First aired on Q (02/05/11)
Maya Angelou is one of America's most prominent artists and voices. Over her 60-year career, she's been a singer, a dancer, a filmmaker, an actress, a playwright, a poet and a speaker. Her 1969 autobiography, I Know Why the Caged Bird Sings is one of the most celebrated works in all of American literature. Angelou's writing and ideas continue to influence hundreds of writers and performers today, including Oprah Winfrey and the rapper Common. Earlier this year, she was awarded the Presidential Medal of Freedom, the highest honour a civilian can receive in the United States, for her contribution to culture and society.
As a woman who has done so many different and interesting things, Angelou sees her identity as fluid, easily adopting whatever title that best suits her current projects. "It means I can be completely wedded to the moment. But when I leave that moment, I want to be completely wedded to the next moment," she told Q host Jian Ghomeshi in a recent interview. "When I'm writing poetry, that's the world for me. When I'm speaking on the telephone to you through these various devices that we have to use for me to be picked up in Winston-Salem, North Carolina, and be carried to you in Canada...this is my favourite right now."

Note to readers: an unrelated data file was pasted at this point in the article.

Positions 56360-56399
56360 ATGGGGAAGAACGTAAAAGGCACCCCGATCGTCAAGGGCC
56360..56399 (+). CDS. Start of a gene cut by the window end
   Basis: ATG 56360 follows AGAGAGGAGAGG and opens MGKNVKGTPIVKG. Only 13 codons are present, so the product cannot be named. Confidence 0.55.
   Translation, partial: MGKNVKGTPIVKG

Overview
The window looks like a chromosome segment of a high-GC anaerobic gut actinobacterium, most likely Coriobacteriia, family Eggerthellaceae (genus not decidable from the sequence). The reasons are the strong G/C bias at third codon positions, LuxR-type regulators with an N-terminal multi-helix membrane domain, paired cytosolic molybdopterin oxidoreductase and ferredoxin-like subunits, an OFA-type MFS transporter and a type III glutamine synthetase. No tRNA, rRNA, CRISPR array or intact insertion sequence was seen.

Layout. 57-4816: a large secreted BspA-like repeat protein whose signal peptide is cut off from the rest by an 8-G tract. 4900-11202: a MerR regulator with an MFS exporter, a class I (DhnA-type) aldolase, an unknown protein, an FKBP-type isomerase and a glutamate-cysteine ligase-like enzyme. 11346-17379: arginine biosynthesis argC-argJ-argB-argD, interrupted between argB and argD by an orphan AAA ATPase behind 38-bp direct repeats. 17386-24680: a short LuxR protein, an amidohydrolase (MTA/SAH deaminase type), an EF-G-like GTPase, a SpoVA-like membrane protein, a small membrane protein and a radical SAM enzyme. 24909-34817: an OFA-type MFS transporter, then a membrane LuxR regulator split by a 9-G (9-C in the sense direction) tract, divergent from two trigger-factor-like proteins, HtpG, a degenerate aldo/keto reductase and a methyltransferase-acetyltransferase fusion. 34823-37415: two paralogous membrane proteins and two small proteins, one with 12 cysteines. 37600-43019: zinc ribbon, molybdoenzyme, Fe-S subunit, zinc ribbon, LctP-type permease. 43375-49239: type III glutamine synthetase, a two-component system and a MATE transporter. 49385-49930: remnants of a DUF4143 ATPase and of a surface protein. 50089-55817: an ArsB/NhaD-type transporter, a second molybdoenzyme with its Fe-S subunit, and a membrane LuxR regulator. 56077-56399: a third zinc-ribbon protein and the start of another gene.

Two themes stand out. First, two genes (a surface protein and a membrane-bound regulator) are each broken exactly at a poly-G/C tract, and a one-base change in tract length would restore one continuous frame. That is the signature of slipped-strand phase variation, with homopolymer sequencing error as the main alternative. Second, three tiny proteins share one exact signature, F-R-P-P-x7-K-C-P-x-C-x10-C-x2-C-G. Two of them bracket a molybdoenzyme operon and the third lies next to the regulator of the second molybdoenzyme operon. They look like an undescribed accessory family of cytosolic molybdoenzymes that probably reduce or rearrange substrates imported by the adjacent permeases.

These favourite moments include a stint as San Francisco's first African American female cable-car conductor, a groundbreaking role Angelou was inspired to apply for because of the cute uniforms. "I thought it was pretty swank," she admitted. However, getting the job was one of the first of many fights against racism Angelou would engage in. Initially rejected because of the colour of her skin, she showed up at the offices every day. After two weeks, she was eventually seen by management, told a few lies about her experience -- and got the job.
Despite her varied experiences and accomplishments, Angelou is best known as a poet. Angelou sees the current poetry scene as rich and vibrant, and believes that those who are concerned about the future of poetry have nothing to worry about. "Human beings love poetry. They don't even know it sometimes," Angelou argued. "They may, in fact, not know that the songs they are listening to -- whether they are the songs of Bono, or the songs of Justin Bieber or the lyrics of Common or any of these singers or Aretha Franklin -- they are listening to poetry."
Angelou loves how technology and music have allowed for expanding the definition of poetry to include a wide range of artists. Thanks to this open definition, Maya Angelou feels that Shania Twain is right up there with Henry Longfellow -- and has even given writing country music a try herself!
Angelou believes that poetry is everywhere, and this is worth celebrating. It's not only a celebration, it's a necessity for living. "[Poetry] all belongs to the human being and it's supposed to lift us up," she said. "As my grandmother used to say, it puts starch in our backbone. It keeps us erect."